Ex-Detroit police chief Godbee joins race to serve 'marginalized' in 13th Congressional District

James David Dickson
The Detroit News

Detroit — Former Detroit Police Chief Ralph Godbee on Thursday made official his first bid for public office in the race for the 13th Congressional District. 

During the announcement at New Bethel Missionary Baptist Church, Godbee spoke of his interest in "servant leadership," and said he hopes to serve the "left-behind and marginalized," not only in Detroit but in suburban Wayne County communities in the district such as Taylor, River Rouge and Lincoln Park.

"Service is the rent we pay for the service we occupy," Godbee, 54, said in his opening remarks.

Godbee, an ordained minister who is chief of staff at Triumph Church in Detroit, is the third hopeful to declare his intentions so far. He joins former state representative and gubernatorial hopeful Shri Thanedar and Michael Griffie, an attorney.

The 13th District is currently represented by Rashida Tlaib, one of the first two Muslim women elected to the U.S. House. Tlaib, who replaced U.S. Rep. John Conyers, said this month that she intends to move and run for reelection in the new 12th District that includes Dearborn, Southfield and part of Detroit. 

Former Detroit police chief Ralph Godbee, holds an event to announce his run for the 13th Congressional District race at the New Bethel Missionary Baptist Church, in Detroit, January 20, 2022.

More:Ex-Detroit police chief Godbee to join 13th Congressional District race

Ahead of Godbee, more than a half-dozen of Detroit's community leaders and clergy offered prayers and messages of support Thursday for his campaign. Dozens more supporters watched from the pews.

"They're going to flood this election with many candidates to make it chaotic," said Rev. Solomon Kinloch Jr., pastor of Triumph Church where Godbee is now a senior pastor.

"But the streets are about to speak," Kinloch added.

Godbee addressed one of the challenges he and Griffie will face: Thanedar, an entrepreneur who carried Detroit in the 2018 Democratic gubernatorial primary, has said he will spend $5 million to fund his own campaign.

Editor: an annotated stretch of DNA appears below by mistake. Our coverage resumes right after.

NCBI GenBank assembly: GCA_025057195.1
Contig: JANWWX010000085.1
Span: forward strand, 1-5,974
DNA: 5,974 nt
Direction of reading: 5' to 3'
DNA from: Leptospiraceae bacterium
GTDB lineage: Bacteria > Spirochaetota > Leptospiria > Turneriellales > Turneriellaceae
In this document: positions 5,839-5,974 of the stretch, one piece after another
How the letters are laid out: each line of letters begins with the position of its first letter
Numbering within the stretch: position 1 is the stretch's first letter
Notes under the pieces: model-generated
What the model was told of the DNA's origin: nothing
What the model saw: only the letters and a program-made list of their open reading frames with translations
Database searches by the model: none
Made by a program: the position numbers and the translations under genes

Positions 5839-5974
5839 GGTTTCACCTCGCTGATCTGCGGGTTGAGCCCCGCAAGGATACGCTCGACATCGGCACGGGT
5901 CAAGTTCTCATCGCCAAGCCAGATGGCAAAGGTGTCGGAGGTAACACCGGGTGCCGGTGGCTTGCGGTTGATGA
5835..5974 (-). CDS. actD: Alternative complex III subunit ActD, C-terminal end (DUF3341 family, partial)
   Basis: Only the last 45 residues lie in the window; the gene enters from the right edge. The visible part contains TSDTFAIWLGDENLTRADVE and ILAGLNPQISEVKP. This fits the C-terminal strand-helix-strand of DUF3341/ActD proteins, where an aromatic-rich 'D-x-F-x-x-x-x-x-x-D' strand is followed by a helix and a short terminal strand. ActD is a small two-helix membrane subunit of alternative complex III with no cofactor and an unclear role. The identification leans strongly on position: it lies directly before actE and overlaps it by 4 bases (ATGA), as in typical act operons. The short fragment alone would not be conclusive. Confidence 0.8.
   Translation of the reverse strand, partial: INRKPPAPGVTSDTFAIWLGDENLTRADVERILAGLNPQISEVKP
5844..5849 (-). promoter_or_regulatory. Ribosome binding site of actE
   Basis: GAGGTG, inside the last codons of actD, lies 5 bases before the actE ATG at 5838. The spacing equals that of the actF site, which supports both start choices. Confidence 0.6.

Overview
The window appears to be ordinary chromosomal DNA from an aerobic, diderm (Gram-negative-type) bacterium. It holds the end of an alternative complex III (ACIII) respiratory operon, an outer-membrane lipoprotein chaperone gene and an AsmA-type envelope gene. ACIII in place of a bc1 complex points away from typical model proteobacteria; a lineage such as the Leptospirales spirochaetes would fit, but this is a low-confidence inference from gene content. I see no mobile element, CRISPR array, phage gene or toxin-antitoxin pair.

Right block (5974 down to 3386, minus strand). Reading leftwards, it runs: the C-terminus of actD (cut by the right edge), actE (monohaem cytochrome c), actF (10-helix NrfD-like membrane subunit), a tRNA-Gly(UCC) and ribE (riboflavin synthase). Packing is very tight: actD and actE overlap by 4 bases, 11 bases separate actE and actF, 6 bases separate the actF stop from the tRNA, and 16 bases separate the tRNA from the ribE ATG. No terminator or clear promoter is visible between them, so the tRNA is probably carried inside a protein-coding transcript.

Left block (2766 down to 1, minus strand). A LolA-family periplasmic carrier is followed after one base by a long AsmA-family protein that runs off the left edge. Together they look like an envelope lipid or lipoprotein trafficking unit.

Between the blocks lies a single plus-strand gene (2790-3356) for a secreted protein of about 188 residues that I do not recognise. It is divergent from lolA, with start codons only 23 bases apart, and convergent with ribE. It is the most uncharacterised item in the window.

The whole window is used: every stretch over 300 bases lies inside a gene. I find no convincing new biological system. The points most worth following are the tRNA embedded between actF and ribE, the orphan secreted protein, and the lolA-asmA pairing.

"There's someone pledging $5 million," Godbee said, "but the votes of the 13th District are not for sale.

"Your riches can't buy what we need to have," Godbee said, though not addressing Thanedar, who announced in November that he'd formed a committee to explore a run for the 13th District, by name. 

Godbee said he would give "$10 million of effort" in the race.

Former Detroit police chief Ralph Godbee, right, gets a hug from his brother Ronald after announcing his run for the 13th Congressional District race at the New Bethel Baptist Missionary Church, in Detroit, January 20, 2022.

Rev. Myra Tyler, also of Triumph Church, urged Godbee to "lean not on his own understanding, but acknowledge you (God) in all his ways."

Tyler said she's gotten to know Godbee well in recent years, as both have served on church staff.

"He's a wonderful encourager," Tyler said of Godbee. "He knows how to empower others."

With the retirement of Congresswoman Brenda Lawrence, D-Southfield, Michigan is facing the possibility of having no Black representation in its congressional delegation next year, for the first time in decades.

State Sen. Adam Hollier, D-Detroit, who has expressed interest in a run for the 13th District seat, said Thursday that "fundamentally, this race is about ensuring that we have a Black member of Congress."

Godbee shared the same concern.

"Representation matters," he said from the pulpit. "You can't be it, if you can't see it."

Godbee, Griffie and Hollier are all Black. Thanedar is Indian-American. 

Godbee was a Detroit police officer for 25 years until he resigned amid a sex scandal in 2012. He was accused of having an extramarital affair with an internal affairs officer in the department.

In his retirement, he worked as an adjunct professor at Wayne County Community College District in law enforcement administration and criminal justice. He also had a brief stint on AM radio.

In 2018, he became the top cop for the Detroit Public Schools Community District.

Rev. Robert Smith, pastor of New Bethel, prayed Thursday that Godbee "not mistake an enemy for a friend, or a friend for an enemy" as his campaign proceeds. 

Zeek Williams, 36, founder and president of New Era Detroit, said he is concerned about low voter turnout in Detroit. In the November 2021 mayoral election, only about 19% of voters partook. That means 81% did not.

"I'm not afraid to talk about Black issues in the blackest city in America," Williams said. "The real Detroit is not going anywhere."

Williams encouraged Godbee's campaign to "reach out to people who otherwise wouldn't be involved in politics."

Daughter Kayla Godbee, 28, said her father missed her birth because he was "serving the city" as a Detroit cop.

"He is the epitome of service," Kayla said. "He will share your concerns."